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Arkansas bishop to be keynote for ‘Vocare’ vocations gala

Says ‘future is bright’ as Church undergoes ‘time of purification’
Bishop Anthony B. Taylor will serve as the keynote speaker of Vocare on Sept. 20, 2019. COURTESY OF DIOCESE OF LITTLE ROCK


If Bishop Anthony B. Taylor were to summarize in one word the keynote address he will give at Vocare 2019, it would be about “believing.”

In the 11 years that Bishop Taylor has led the Diocese of Little Rock – comprising all of Arkansas – the median age of diocesan priests has changed from 69 to 45. He has ordained half of the diocesan priests who are currently in active ministry.

“We succeeded in creating a broad-based culture of vocations in our diocese,” said Bishop Taylor in an Aug. 9 interview with the WKC.

“The bottom line is that we’ve gotten people to start believing again,” he said, adding that, “our priests are united – the priests in our diocese are very positive about promoting vocations.”

The sixth annual vocations-affirming Vocare gala will be held at the Owensboro Convention Center on Sept. 20, 2019. (Vocare is Latin for “to call.”)

Funds raised at Vocare contribute to the education and formation of diocesan seminarians – which the diocese covers – and to any person from the diocese seeking to enter consecrated life.

Bishop Taylor credits his diocese’s vocations boom to many positive changes, including having seven priests working in the vocations office, and support from the Serra Club and the Knights of Columbus.  

Little Rock also built a House of Formation within the diocese, so that undergraduate seminarians would not need to travel and live out of the diocese for their studies. Bishop Taylor himself sold the diocese’s bishop’s residence, and lives at the House of Formation too.

A favorite vocations-promoting tradition in their diocese is the Taste of Faith dinners, which are held four times a year. The seminarians serve guests and two seminarians at each dinner share their vocation stories.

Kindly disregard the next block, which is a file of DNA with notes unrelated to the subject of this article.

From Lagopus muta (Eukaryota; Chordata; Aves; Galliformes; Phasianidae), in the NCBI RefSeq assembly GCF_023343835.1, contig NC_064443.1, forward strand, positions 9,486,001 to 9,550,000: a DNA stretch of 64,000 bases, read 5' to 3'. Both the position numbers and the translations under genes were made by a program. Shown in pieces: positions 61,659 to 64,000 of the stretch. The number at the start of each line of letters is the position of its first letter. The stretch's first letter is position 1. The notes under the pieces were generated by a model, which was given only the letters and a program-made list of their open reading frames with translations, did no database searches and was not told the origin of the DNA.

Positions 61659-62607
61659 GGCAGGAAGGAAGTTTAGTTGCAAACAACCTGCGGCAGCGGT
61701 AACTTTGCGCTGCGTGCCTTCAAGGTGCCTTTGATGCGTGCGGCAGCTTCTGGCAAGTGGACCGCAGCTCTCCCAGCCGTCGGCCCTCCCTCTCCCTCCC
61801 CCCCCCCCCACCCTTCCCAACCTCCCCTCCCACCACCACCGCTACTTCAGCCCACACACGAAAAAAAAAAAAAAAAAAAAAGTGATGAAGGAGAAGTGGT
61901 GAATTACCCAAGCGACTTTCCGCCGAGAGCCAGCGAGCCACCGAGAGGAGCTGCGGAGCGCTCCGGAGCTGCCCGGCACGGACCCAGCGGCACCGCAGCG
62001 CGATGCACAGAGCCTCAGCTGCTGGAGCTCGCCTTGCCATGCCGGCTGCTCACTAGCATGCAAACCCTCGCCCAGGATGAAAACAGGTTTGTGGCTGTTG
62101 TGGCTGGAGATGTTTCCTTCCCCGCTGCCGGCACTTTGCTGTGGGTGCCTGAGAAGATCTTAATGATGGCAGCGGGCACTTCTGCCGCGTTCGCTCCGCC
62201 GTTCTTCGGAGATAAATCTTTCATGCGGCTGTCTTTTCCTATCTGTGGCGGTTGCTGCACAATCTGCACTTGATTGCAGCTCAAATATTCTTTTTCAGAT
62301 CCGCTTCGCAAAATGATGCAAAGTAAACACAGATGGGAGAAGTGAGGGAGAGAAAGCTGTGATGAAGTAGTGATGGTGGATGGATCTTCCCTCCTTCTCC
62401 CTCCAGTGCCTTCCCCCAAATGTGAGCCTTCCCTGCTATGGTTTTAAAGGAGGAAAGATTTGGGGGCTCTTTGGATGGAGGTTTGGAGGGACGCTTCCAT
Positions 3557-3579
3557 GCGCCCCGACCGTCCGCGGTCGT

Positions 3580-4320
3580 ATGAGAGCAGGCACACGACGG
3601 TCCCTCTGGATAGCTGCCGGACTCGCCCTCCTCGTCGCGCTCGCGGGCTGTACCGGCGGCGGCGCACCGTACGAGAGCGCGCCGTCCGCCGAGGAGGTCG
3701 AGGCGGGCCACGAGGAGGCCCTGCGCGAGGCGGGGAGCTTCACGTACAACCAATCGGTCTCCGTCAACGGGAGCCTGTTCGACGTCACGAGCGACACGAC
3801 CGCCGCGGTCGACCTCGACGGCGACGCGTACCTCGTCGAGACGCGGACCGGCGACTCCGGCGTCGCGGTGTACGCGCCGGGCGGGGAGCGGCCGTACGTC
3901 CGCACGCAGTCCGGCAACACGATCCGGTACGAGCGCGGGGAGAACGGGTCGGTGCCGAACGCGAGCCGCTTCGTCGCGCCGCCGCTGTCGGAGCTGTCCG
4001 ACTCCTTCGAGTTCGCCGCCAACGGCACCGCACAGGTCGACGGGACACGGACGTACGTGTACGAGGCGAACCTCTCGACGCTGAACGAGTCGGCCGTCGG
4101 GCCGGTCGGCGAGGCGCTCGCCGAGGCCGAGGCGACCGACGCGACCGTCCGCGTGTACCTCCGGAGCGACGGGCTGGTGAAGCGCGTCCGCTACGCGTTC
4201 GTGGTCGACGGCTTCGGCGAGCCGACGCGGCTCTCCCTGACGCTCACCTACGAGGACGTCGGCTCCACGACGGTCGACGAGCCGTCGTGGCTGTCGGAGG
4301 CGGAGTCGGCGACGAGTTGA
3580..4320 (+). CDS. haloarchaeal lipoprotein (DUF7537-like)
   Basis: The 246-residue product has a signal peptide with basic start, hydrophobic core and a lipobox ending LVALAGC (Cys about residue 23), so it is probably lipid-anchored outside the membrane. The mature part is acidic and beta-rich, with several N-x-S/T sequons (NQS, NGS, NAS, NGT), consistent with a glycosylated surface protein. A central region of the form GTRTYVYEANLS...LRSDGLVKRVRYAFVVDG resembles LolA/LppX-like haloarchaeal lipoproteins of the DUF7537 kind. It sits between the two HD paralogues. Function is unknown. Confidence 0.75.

The original purpose was to raise more funds for their constantly-growing body of seminarians, but Bishop Taylor admitted that the Taste of Faith dinner “ends up being a pep rally for the Church!”

He explained that much of his diocese’s population is Spanish-speaking, and so several vocations initiatives are geared toward Spanish-speakers.

The diocese’s vocations office also offers spiritual direction to high schoolers and other young people discerning a call to the priesthood to “proactively help them out,” said Bishop Taylor.

His advice for fostering a culture of vocations in one’s diocese?

“Positive events – like your Vocare will be; embracing our priests with love; people seeing the joy of the seminarians,” said Bishop Taylor.

Another beloved Little Rock tradition takes place when a young man from their local all-boys Catholic high school is accepted to the seminary. Just as an upcoming college athlete would have their “signing” ceremony, the school hosts the young man’s signing of his letter of intent for joining the seminary.

If a young man attends public school, or has been out of high school for some time, his home parish will host the signing of his letter of intent.

The bishop said this also helps other young men, who may be discerning, see there is a culture that will encourage and support them if they follow this same path.  

Bishop Taylor also addressed what vocations promotion is not.

“It is not talking someone into something God’s not called them to,” he explained. Additionally, someone should not become a priest to avoid life’s other obligations.

“If someone is not flourishing in the seminary,” he’s not forced to continue, said Bishop Taylor, “because it must be of the Lord.”

Bishop Taylor said the Catholic Church “has a bright future” and believes it is going through a “time of purification.”

He said his seminarians see themselves as part of the solution to the problems plaguing the Church, and he is “confident” that this is the case for seminarians nationwide.

“They really are swimming against the current of public opinion,” he said. “I have a lot of respect and admiration for them. There are challenges for sure, but the future is bright.”

Originally printed in the September 2019 issue of The Western Kentucky Catholic.

Copyright © 2019 Diocese of Owensboro/The Western Kentucky Catholic



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